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Fast fashion bursting at the seams

A plastic carrier bag stretched full, near the point of bursting, dumped at the door of a charity shop is a contemporary archaeological site. Considering how we interact with our possessions in this era produces this image in my mind. In the bag, there are clothes with only small repairs required to be wearable again, clothes with their tags still on, and clothes that the buyer missed the return window for. None of these are uncommon to find while charity or thrift shopping: once a treasure trove of unique clothing at good prices, now filled with the same over-produced clothing you can find anywhere else. 

This speaks on our consumption habits in the West and our relationship with clothing. When you can buy entire outfits on websites like ASOS, Pretty Little Thing or Shein for less than £10, that clothing is looked after and valued in accordance with its price. Many would rather buy a new skirt than replace a broken zipper or button – many do not know how, either. And since you only got the skirt for £5, why would you spend £3 and time to learn how to repair it?

Clothes making and repairing is becoming a more uncommon skill. In contrast, clothing used to regularly have more generous seam allowances so you could easily make alterations to keep up with your body changing. You can still find this in a well-tailored modern suit, but there are few other modern examples of this dressmaking technique. Clothing used to cost more, and used to be treated as such. 

Some of us wrongly assume that there must've been some big technological innovations that meant clothing can get cheaper and that there is more of it. As far as clothing sewing goes, not really. It is still people who make your clothing. On the other hand, fiber production has increased nearly fivefold since 1975, with a massive increase in synthetic fabrics. Big fast fashion brands have responded to criticisms of using synthetic fabrics like polyester (which is normally derived from petroleum) by using recycled polyester. This has pros and cons, though, and it shouldn't be treated as a band-aid for our reliance on this harmful textile.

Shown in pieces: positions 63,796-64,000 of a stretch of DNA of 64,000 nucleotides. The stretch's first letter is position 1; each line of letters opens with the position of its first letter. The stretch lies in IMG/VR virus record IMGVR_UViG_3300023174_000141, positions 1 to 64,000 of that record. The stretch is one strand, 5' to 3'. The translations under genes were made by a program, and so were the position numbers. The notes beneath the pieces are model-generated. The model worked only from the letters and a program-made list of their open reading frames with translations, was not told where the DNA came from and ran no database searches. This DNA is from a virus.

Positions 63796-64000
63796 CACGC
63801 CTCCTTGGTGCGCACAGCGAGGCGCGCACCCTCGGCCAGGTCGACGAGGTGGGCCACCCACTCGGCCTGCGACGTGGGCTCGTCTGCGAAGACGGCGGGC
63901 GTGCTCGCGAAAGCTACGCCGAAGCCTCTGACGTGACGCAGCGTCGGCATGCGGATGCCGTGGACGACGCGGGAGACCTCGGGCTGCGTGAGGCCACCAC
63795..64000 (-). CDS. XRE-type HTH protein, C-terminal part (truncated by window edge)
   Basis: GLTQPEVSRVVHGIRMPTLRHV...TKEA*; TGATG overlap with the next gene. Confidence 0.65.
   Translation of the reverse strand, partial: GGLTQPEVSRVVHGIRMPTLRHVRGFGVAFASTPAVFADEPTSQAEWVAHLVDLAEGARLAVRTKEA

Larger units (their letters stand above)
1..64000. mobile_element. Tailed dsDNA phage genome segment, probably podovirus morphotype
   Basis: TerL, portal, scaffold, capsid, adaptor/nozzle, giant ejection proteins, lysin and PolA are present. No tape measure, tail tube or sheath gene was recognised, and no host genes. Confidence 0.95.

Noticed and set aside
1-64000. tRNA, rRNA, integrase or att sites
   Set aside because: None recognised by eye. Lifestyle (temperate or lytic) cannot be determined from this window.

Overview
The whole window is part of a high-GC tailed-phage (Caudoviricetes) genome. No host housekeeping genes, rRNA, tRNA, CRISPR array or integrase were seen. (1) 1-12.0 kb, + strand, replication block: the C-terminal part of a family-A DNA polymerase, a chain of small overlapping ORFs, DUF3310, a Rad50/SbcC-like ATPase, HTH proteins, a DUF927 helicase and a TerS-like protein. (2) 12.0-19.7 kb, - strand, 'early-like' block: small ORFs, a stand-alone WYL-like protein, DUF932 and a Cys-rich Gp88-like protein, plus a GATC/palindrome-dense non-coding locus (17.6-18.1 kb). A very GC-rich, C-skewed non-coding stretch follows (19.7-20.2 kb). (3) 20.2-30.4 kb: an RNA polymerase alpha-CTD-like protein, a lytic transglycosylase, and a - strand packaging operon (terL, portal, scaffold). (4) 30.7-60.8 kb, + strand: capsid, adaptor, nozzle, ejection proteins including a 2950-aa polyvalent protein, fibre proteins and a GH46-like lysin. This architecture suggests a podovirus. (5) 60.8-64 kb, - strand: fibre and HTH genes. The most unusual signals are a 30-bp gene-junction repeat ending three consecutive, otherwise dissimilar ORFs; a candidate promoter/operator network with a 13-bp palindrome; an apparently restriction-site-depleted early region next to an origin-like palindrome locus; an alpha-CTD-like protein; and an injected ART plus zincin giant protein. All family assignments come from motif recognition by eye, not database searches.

Sewing, knitting and crocheting some of my own clothing as a hobby has brought me new avenues of understanding things, and a greater personal connection to my belongings. By any account I am not a minimalist: I love my objects, I take a lot of inspiration by having lots of unusual things, and personal expression in my dress style is important to me. However, I try to make sure that everything I own is intentional. 

It paints a further picture of the ways that many of us view our things when the idea of only having things we need or like (à la Marie Kondo) appears to take a certain level of diligence. But, if you view clothing as disposable or find it acceptable to only wear something a few times, to me this says that many with these habits are not thoughtful with acquiring new things.

I find it hard to blame those who fall into these habits, though. Clothing now is built to break, and the modern online shopping experience is built to make you buy more. Maybe you don't know what size you need and returns are hard to make. Maybe you think you're better off buying £70 and save £9.99 on shipping. Maybe you don't see any point in trying to stop the fast fashion machine, so you may as well get that nice dress before the world ends?

An uncomfortable component of tackling climate change that some are hesitant to reckon with is understanding what habits many of us need to change; bigger things than using tote bags or reusable bamboo coffee cups. Climate change is easy to talk about because it feels far away for many Westerners: not for everyone. Buying and owning lots and lots of clothing was once a luxury, and if we don't slow down we will be leaving behind a legacy of polyester that will live long after we're gone.